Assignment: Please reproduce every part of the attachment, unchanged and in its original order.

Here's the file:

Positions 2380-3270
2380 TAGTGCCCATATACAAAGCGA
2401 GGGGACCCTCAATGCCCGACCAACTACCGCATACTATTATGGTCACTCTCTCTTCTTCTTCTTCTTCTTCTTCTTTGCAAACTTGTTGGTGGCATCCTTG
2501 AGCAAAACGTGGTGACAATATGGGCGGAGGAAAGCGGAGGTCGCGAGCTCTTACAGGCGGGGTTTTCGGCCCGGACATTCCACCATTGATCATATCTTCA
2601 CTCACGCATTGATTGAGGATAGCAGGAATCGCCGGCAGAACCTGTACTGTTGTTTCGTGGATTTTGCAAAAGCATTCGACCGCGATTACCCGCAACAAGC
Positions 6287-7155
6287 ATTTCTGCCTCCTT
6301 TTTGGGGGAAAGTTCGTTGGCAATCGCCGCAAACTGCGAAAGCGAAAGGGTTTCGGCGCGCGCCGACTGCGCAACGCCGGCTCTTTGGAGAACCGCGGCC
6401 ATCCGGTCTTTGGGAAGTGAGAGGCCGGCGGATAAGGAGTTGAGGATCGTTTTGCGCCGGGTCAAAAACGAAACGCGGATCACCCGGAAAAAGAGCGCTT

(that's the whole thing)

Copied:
Positions 2380-3270
2380 TAGTGCCCATATACAAAGCGA
2401 GGGGACCCTCAATGCCCGACCAACTACCGCATACTATTATGGTCACTCTCTCTTCTTCTTCTTCTTCTTCTTCTTTGCAAACTTGTTGGTGGCATCCTTG
2501 AGCAAAACGTGGTGACAATATGGGCGGAGGAAAGCGGAGGTCGCGAGCTCTTACAGGCGGGGTTTTCGGCCCGGACATTCCACCATTGATCATATCTTCA
2601 CTCACGCATTGATTGAGGATAGCAGGAATCGCCGGCAGAACCTGTACTGTTGTTTCGTGGATTTTGCAAAAGCATTCGACCGCGATTACCCGCAACAAGC
Positions 6287-7155
6287 ATTTCTGCCTCCTT
6301 TTTGGGGGAAAGTTCGTTGGCAATCGCCGCAAACTGCGAAAGCGAAAGGGTTTCGGCGCGCGCCGACTGCGCAACGCCGGCTCTTTGGAGAACCGCGGCC
6401 ATCCGGTCTTTGGGAAGTGAGAGGCCGGCGGATAAGGAGTTGAGGATCGTTTTGCGCCGGGTCAAAAACGAAACGCGGATCACCCGGAAAAAGAGCGCTT